As for the Rebbes and artists, I remember reading that one of the Kotzker Rebbe’s descendants was a painter. Nothing to do with Habad, though. I don’t know about earlier Rebbes in the Habad lineage, but this last Lubavitcher Rebbe zt”l had a positive relationship with a few artists: Jacques Lipschutz, Yakov Agam, Baruch Nachshon, and born-and-raised Lubavitchers Hendel Lieberman (who was the brother of the legendary mashpi’a Rabbi Mendel Futerfass) and my wonderful and unforgettable friend, the late Zalman Kleinman. But maybe that was part of Rabbi Schneerson’s kiruv (outreach) mission with its nuanced embrace of selective parts of modernism in order turn them around to kedushah (holiness)—which the kabbalists call “it’hapkha,” meaning transformation or reversal. Jewish fine art (as opposed to decorative art) is a relatively new thing if we begin with Camille Pissarro (1830-1903)—whose father was Jewish, although some claim that his mother was Creole (at any rate he was Jewish enough to be hated for it by Degas and Renoir)—or Amedeo Modigliani (1884-1920), who was only a couple of years older than Chagall. So I’d be surprised if the early Hasidic Rebbes or their Mitnagdic counterparts had much exposure to it. But, of course, with Rebbes you can never tell…
Q. In The Kabbalah of Relation, Marc Chagall's paintings have been juxtaposed to this Talmudic-Kabbalistic text. Is the juxtaposition warranted, not to the point, or even unlawful?
DS: On the one hand, Rabbi Naor’s recognition of this correspondence was a brilliant observation. As such, it would have been hard to resist. On the other, I question whether it’s okay halakhically, particularly in a sefer, a volume of Torah. One or two of these paintings should definitely keep this volume off the shelf in Biegeleisen’s Seforim Store. But sometimes when we look at art, we enter another mental space and unconsciously set aside such considerations. We’re looking at imaginal reality, not the physical world in the conventional sense. Maybe there’s a faint glimmer of a heter (leniency) there—but maybe not.
Another question that this “tzushtell” (tie-in) raises is the legitimacy of Chagall as a Jewish mystic, which the book seems to propose (as with Chagall’s “Hasidim vs. Misnagdim” comment).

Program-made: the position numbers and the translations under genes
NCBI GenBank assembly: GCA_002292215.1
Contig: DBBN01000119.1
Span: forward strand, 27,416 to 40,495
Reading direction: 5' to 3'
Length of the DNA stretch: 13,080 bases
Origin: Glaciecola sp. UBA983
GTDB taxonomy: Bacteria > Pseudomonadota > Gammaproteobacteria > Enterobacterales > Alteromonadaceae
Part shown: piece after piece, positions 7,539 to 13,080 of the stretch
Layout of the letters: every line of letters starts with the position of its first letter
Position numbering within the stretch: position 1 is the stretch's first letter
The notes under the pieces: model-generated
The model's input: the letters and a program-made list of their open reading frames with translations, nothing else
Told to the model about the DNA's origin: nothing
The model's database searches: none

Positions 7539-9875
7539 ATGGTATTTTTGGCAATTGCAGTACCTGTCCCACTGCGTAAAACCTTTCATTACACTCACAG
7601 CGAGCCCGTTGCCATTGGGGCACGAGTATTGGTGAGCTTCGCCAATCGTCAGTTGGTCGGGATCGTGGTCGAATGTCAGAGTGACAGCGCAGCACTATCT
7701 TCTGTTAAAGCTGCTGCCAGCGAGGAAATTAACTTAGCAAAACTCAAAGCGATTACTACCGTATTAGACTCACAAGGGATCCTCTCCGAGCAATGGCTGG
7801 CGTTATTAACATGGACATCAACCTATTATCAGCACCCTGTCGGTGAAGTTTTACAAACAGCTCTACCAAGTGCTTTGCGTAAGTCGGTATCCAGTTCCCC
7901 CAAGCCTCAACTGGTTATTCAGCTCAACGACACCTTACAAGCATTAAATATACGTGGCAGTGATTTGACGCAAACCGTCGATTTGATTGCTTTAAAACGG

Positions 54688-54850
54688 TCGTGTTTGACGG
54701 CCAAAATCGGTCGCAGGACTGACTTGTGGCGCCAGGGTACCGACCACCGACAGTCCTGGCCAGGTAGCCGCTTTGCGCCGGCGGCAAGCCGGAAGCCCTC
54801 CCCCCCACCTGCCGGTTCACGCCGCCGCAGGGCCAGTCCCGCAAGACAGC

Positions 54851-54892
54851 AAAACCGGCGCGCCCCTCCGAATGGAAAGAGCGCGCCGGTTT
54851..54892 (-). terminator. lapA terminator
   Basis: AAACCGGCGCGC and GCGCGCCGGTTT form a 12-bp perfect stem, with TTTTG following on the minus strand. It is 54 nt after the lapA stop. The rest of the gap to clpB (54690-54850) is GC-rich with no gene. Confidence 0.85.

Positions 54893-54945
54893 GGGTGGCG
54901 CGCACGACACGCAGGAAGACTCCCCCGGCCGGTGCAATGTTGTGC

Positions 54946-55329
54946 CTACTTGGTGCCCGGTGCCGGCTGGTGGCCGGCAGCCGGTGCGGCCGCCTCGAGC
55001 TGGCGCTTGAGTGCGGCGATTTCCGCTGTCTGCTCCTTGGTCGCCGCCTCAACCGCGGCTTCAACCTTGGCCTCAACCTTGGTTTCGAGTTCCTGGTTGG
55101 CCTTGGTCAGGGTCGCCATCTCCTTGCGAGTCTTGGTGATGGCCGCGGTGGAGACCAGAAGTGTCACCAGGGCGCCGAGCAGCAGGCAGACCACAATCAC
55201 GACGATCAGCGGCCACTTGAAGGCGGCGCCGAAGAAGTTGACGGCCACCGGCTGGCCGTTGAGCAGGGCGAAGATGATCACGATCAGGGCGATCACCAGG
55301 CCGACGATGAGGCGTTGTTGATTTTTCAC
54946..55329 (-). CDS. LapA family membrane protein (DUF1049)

Although he was a towering creative artist, I don’t think Chagall was a Jewish mystic, as Rabbi Naor suggests, but a Jewish pagan. Erich Neumann might have fitted Chagall’s fertility symbolism very nicely into his huge Jungian opus, The Origins and History of Consciousness (which I actually read from cover to cover about 40 years ago). Chagall didn’t need Kabbalah or Hasidism for his images. These are archetypal ideas, as shaped by the artistic vision of a White Russian village Jew who somehow made it past the maitre d’ and into the high culture of Paris.
There was an early 20th century British critic and writer named T.E. Hulme who once famously remarked that “Romanticism is spilt religion.” There’s plenty of that in Chagall. But on the other hand, we see that for many religious Jewish artists, Chagall created a dreamy, surrealistic style that allowed them to weave together powerful mystical images. Examples are Elyah Sukkot, Baruch Nachshon, Shoshanna Brombacher and others. So in a way, the “spilt religion” can be channeled back to where it comes from.
Q. Is Naor's transition or extrapolation from a Talmudic text to Kabbalistic teachings traditional or non-traditional?
DS: I’d say that it’s brilliant, creative, and poetic in its way of linking ideas. The tone and texture of the hiddush (innovation) is not traditional, but the hook-up between nigleh (exoteric) and nistar (esoteric) is quite traditional and legitimate. One may object to this or that point, but that’s Torah, isn’t it? Not only halakhic issues are debated in the Gemara but also matters of Aggadah (theological and other non-legalistic teachings), as Abraham J. Heschel shows in Torah min ha-Shamayim. And besides, whatever a perspicacious thinker such as Bezalel Naor says deserves our attention, whatever its proximity to the edge of the cliff may be.